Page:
Nearly 200 Metropolitan Police officers and staff members who have been accused of domestic violence or sexual offences within the past 10 years may face dismissal.
Commissioner Sir Mark Rowley, who began the job in September, believes there are hundreds of corrupt officers serving in the force who should not be there.
Updating Home Secretary Suella Braverman and Mayor of London Sadiq Khan in a letter on reviews in the force, he said more than 1,000 records where officers and staff were accused of domestic violence or sexual offences in the past 10 years to April 2022 have already been rechecked, to make sure the correct decision was taken.
Of those, 246 will see no further action and 689 will have their case reassessed.
Meanwhile, 196 will be referred to formal risk management measures and may have their vetting status reviewed to determine if they should remain in the Met, the letter said.
Each of the cases will also be reviewed by an external panel.
The Met – branded institutionally racist, homophobic and misogynist in a major review – has lurched between a series of scandals in recent years, including the murder of Sarah Everard by a serving officer and ex-PC David Carrick being unmasked as a serial abuser and rapist.
The letter also revealed that almost 100 Metropolitan Police officers have been diverted from crime squads to internal standards in a bid to root out colleagues deemed unfit for the job.
“Not only have we increased our DPS by 150 people, but the scale and urgency of this work has meant diverting officers from other missions such as serious and organised crime and counter-terrorism,” the commissioner said.
“Over the last three months we have had, on average, 90 additional officers and staff from these areas supporting DPS.
“The shared determination has been seen through the excess of volunteers.
“We have taken this decision because we cannot succeed in any policing mission unless we resolve these issues as urgently as possible.”
Sir Mark said this will go alongside longer-term plans including leadership training to address wider cultural problems.
“The most urgent thing is to, if you like, remove the cancer from the body and that’s what this is about, that first step,” he said.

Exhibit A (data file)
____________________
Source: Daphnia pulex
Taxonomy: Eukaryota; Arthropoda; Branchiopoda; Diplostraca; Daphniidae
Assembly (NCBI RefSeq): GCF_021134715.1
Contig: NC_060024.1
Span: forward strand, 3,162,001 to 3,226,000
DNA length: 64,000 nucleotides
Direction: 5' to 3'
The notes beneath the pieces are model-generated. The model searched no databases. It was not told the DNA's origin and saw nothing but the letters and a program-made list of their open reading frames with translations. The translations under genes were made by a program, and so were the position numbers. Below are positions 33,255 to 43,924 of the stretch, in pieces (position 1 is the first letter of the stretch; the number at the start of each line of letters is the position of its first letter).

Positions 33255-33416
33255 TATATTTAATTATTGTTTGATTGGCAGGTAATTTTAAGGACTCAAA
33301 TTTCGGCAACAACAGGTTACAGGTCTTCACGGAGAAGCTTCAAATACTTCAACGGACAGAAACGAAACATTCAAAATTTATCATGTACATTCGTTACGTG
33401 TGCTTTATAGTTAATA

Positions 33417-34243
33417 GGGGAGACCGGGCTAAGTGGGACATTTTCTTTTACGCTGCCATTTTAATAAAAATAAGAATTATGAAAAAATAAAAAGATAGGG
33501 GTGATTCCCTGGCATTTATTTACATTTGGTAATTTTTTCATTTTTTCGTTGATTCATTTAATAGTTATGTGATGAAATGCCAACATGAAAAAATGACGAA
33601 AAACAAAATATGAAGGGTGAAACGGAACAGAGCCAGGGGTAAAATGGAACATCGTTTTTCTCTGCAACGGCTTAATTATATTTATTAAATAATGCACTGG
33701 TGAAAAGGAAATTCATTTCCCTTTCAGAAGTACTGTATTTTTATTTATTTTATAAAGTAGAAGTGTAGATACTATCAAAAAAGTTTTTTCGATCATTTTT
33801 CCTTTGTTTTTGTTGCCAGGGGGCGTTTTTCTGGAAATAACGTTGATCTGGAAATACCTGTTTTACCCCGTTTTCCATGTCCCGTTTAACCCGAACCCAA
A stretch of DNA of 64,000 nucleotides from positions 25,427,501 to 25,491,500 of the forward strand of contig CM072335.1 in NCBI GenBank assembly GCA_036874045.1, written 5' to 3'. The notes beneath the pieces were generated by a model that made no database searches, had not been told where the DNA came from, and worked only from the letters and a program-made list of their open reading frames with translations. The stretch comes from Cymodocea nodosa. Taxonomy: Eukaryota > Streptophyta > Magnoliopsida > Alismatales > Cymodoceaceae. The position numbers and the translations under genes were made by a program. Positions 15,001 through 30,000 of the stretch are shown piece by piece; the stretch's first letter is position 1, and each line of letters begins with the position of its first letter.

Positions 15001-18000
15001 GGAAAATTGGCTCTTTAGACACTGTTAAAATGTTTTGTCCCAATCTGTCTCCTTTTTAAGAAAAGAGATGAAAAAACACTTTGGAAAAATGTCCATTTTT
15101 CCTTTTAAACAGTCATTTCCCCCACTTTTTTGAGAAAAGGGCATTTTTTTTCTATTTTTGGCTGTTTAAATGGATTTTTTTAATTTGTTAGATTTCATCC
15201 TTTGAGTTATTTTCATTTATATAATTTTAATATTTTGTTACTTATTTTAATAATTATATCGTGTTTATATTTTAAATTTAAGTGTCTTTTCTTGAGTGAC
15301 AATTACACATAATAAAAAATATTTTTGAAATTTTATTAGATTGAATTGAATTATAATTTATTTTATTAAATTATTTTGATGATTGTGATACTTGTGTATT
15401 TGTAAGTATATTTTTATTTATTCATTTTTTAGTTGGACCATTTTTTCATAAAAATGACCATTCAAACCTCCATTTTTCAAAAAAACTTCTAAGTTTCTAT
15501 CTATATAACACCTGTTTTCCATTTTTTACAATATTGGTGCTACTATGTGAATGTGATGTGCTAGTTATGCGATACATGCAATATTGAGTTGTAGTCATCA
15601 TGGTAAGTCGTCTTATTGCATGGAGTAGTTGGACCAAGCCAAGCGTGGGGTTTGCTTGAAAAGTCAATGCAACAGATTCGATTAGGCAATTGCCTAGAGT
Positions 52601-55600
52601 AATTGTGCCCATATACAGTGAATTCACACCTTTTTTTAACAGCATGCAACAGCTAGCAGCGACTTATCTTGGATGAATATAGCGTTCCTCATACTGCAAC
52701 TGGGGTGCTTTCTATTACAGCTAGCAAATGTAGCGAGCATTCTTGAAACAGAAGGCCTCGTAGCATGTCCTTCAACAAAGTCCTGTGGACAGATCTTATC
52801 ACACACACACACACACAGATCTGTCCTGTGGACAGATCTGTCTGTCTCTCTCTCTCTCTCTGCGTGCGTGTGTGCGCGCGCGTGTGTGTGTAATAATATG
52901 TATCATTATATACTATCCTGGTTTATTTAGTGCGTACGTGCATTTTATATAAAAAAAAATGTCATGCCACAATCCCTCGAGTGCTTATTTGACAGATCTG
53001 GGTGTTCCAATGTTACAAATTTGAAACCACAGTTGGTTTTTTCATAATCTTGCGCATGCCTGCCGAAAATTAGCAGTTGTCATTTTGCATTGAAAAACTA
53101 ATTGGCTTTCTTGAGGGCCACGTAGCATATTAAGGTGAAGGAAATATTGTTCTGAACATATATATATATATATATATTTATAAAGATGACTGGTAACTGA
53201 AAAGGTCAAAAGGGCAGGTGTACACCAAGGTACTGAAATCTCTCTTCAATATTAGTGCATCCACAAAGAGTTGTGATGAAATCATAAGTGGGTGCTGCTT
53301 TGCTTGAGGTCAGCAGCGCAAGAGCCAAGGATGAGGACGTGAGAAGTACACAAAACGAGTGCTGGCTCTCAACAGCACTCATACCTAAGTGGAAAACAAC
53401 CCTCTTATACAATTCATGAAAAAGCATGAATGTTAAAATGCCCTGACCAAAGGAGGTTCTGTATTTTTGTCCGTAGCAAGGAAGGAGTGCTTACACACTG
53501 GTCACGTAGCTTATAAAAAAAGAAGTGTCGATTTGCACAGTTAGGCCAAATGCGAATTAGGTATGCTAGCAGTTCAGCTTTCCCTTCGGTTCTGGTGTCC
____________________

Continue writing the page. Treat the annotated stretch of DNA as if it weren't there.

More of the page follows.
The series of scandals at the Met Police
Baroness Casey’s report released last month listed a series of scandals that had “damaged the Met’s reputation and cast doubt upon its culture and standards”. They included:
• The kidnap, rape, and murder of Sarah Everard by serving Met officer Wayne Couzens in March 2021
• The Met’s handling of a public vigil held following Ms Everard’s murder
• An independent report – published in June 2021 – into the 1987 axe murder of Daniel Morgan, which found institutional corruption in the Met
• An inquest in December 2021 for the victims of serial killer Stephen Port found that fundamental failings by the Met “probably” contributed to three of the four deaths
• The jailing in December 2021 of two Met officers for taking and sharing photos of two murdered women, Bibaa Henry and Nicole Smallman
• A police watchdog report in February last year which identified misogyny, harassment, and bullying – including racist, sexist and homophobic messages– among officers based at Charing Cross police station between 2016 and 2018
• A child safeguarding report in March 2022 which revealed a 15-year-old black schoolgirl was strip-searched by police after she was wrongly suspected of carrying cannabis
• The jailing in February of police officer David Carrick, who admitted 49 charges – including 24 counts of rape – against 12 women.
Tightening the rules
Sir Mark is also considering tightening the rules around officers and staff with criminal convictions, to ban anyone prosecuted for anything other than “the most trivial matters” or offences committed under the age of 18.
The letter revealed 161 Met officers have criminal convictions – 76 for serious traffic offences and 49 for crimes of dishonesty or violence.
Other crimes include drug possession, criminal damage and public order offences, and three serving officers have convictions for sexual offences.
Sir Mark said this made for “uncomfortable reading” and his standards unit will examine each case to assess whether restrictions need to be placed on these officers or if they should be re-vetted.
Other measures include checking all 50,000 employees of the Met against the police national database – a process which has so far identified 38 cases of potential misconduct and 55 cases of an off-duty association with a criminal.
Vetting rules have already been toughened up with officers and staff being re-vetted if their behaviour is of concern.
The letter also revealed that a public hotline allowing members to report Met Police officers who abuse their trust has resulted in 350 reports that are being responded to, as well as some officers being arrested and suspended.
Ms Braverman said: “The Met plays a unique role in keeping millions of Londoners safe and protecting the country from terrorism, so it is crucial the public has confidence in the force to carry out these duties with the utmost professionalism.
“I have been clear that a relentless focus on improving standards and common sense policing is required.
“Sir Mark’s update on the work to root out unfit officers demonstrates the scale of this challenge but I have confidence in his plan to turn around the Met and ensure the force is delivering for the public.
“I am also driving forward work to review the police dismissals process to ensure the system is effective at removing officers who fall below the standards we expect.”